The script step 'Open File' can be used to open any and all databases. Use one script step per file and you can open them "hidden" if necessary.
The biggest setting you need to be concerned about in this, is the security (account and password). IF you have the same account and password to open the first database, all others should NOT ask for the login.
What security settings do you have on the databases? You might want to check them (File, Manage Security). And in File Options, check for the "login in using" settings on each database/file.
I am used to opening a formulating program that we have had in place forever and apparently there is some sort of script function that opens
all of the associated data bases at the same time. We have just made the transition or rather are making the transition from Filmaker pro 3
to FilmakerPro 11 on our way to 12, but not until I get all the bugs worked out. I've already got people wining about having to open databases
individually. The problem is that I know how to write a script within the framework of the function, but I have no idea how to call one function and
get everything to open. Any suggestions would be greatly appreciated.
I believe that if you have all of the files in the solution in a common folder, you can drag that entire folder over the appropriate FM application to conver them all together as a single step, preserving their links without opening any of them individually. You can do this when converting to 11, and again when converting to 12. Much simpler than trying to figure out how to force them all open via scripting.
Before getting too far into the conversion, read up on the FM6 -> FM7 migration methodologies. There are things that you can do in the original solution that significantly reduce the things to clean up after conversion. Passwords are one of those things.
Often, I've done the conversion several times, changing things in the original solution each time to see what effect it has on the conversion.
IMHO, going from 3 to 11 (or 12) would hardly be worth doing. I'd be pushing to do a new solution in FMP 12 from scratch. It will probably be cheaper; will definately be a faster solution.
I'd second Vaughan's comments about rebuilding in 12, but if you really must migrate...
Check out New Millenium Communications' Metadata Magic (MetadataMagic - New Millennium Communications, Inc.). It can give you a list of conversion issues that can cause problems, giving you a fix list for before the migration. For my money, if you use it for one thing, use the "File Reference Fixer". FMP 7+ tries hard to sort out file references, but cannot completely sort out the typical mess most people find. The File Reference Fixer will make your life SOOOO much easier if you run it before migrating from .fp5 (5/6) to fp7 (7/8/9/10/11).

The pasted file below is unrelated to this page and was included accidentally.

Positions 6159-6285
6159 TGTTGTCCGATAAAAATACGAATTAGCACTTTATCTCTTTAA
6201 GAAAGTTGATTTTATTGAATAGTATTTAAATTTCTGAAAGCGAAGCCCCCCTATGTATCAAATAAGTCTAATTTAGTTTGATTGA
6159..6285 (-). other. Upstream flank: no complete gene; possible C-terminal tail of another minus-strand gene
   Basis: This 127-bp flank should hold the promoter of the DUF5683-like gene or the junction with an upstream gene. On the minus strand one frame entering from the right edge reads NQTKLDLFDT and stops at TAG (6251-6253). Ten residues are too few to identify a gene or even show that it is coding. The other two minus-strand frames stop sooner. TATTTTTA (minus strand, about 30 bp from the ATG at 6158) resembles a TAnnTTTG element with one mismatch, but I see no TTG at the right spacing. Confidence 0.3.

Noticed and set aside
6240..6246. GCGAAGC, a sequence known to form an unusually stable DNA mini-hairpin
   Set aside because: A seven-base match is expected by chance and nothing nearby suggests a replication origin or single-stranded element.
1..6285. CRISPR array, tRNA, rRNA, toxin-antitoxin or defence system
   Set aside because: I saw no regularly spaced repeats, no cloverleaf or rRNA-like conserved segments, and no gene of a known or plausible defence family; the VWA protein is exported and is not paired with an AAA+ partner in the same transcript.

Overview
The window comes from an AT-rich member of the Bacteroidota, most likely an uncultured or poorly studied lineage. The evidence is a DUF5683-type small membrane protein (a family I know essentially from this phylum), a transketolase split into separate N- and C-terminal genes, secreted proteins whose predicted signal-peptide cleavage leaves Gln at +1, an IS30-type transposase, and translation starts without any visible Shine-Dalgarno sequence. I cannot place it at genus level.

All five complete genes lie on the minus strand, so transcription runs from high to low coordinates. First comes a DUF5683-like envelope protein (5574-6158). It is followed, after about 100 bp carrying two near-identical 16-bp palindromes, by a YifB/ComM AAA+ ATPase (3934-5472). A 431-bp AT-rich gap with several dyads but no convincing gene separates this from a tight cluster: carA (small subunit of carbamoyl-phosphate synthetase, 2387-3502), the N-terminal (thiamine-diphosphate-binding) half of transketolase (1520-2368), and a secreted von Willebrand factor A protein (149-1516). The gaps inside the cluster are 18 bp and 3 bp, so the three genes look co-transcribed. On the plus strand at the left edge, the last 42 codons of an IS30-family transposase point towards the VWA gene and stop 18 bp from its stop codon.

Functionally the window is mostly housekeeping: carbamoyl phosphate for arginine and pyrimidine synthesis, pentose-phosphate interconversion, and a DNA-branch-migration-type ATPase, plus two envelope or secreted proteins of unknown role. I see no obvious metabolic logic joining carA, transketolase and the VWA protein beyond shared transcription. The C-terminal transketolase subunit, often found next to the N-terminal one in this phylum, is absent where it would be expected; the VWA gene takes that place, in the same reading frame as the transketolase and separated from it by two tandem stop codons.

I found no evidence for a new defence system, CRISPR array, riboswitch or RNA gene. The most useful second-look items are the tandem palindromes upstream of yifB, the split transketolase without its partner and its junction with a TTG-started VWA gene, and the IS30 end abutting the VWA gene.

I'd third Vaughan's comment about rebuilding in 12, and you should really also migrate...
...But get your copy of FileMaker Pro Advanced 12 first. That will allow you to copy and paste or import limited numbers of elements you want to reinstate in the new design.
...But be careful that you don't take more than you need or you will end up in a mess.
- Mostly you will want the same basic table structure as each of the old files. Beware of calculations...
- Some basic scripts might be useful but really most of them will not be needed if you are to take advantage of the new technology.
- Layouts are a tricky one... you don't necessarily want everything on the layout and it might be dangerous to copy buttons or such which have hidden features or formats... so you have to be prepared to check every element once it is in. You might be better off using the new Themes to start the design from scratch.
- You can't copy relationships... thankfully for novices.
- FMPv3 didn't do much else...
We're talking about a solution done in FMP 3 here... what could be pasted into the new solution that would save time?
The tables are all in separate files, all the navigation scripts necessitated by those separate files will be useless... all the "1" calculations linking files/tables together aren't needed any more and replicating them in the new solution will slow things down... and the interface was probably optimised for 640x480.
Assuming that the soluton was originally designed well (it could use repeating fields, for instance) all that's probably worth keeping are the table structure and main fields, and the general business process that the solution supports. I'd even suggest that the business process has changed sufficiently since the solution was designed in the previous century (LOL) to require new business analysis anyway.